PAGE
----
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Old 09-30-2014, 11:59 PM
  #60  
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I like the epoxy tank on the FORA powered ship.

Classy art work on the starboard wing too.
Old 10-01-2014, 04:55 AM
  #61  
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Here you are Fiery, don't misuse it

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Old 10-01-2014, 05:38 AM
  #62  
qazimoto
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The other Little Quickie has my favourite decal on the inboard wing.

It's Felix the Cat.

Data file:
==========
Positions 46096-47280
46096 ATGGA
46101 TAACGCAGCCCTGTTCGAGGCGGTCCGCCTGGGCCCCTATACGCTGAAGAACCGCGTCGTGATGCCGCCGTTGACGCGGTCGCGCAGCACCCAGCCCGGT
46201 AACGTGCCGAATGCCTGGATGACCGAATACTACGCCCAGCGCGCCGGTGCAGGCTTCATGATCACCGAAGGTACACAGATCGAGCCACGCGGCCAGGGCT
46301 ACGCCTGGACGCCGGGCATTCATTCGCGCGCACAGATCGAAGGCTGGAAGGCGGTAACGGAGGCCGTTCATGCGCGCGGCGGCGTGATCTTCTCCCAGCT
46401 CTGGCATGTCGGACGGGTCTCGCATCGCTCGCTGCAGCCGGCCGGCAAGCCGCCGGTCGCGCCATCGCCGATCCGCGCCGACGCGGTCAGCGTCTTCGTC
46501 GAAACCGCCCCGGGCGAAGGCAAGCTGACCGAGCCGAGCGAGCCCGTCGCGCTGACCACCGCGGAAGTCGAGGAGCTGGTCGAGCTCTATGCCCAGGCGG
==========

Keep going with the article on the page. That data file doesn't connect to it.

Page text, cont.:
It was the inspiration of a 1930's Australian Cartoonist who went to the USA with the concept and had some considerable success.

It's also the signature image and the name of a local restored PBY-5A Catalina Flying Boat, which has a link to our local community built on the site of a ww2 RAAF Catalina Flying Boat Base.


In all perhaps not quite as sexy as m/s sparkplugs :-)















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Old 10-01-2014, 10:15 PM
  #63  
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And here's one for you Greggles. Not authentic, but definitely in the spirit of aero 'pin-up' art.

Licence to 'misuse' granted .
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Old 10-01-2014, 10:27 PM
  #64  
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Originally Posted by fiery
And here's one for you Greggles. Not authentic, but definitely in the spirit of aero 'pin-up' art.

Licence to 'misuse' granted .
Thanks mate, that's a worthwhile addition.
Old 10-15-2014, 02:14 AM
  #65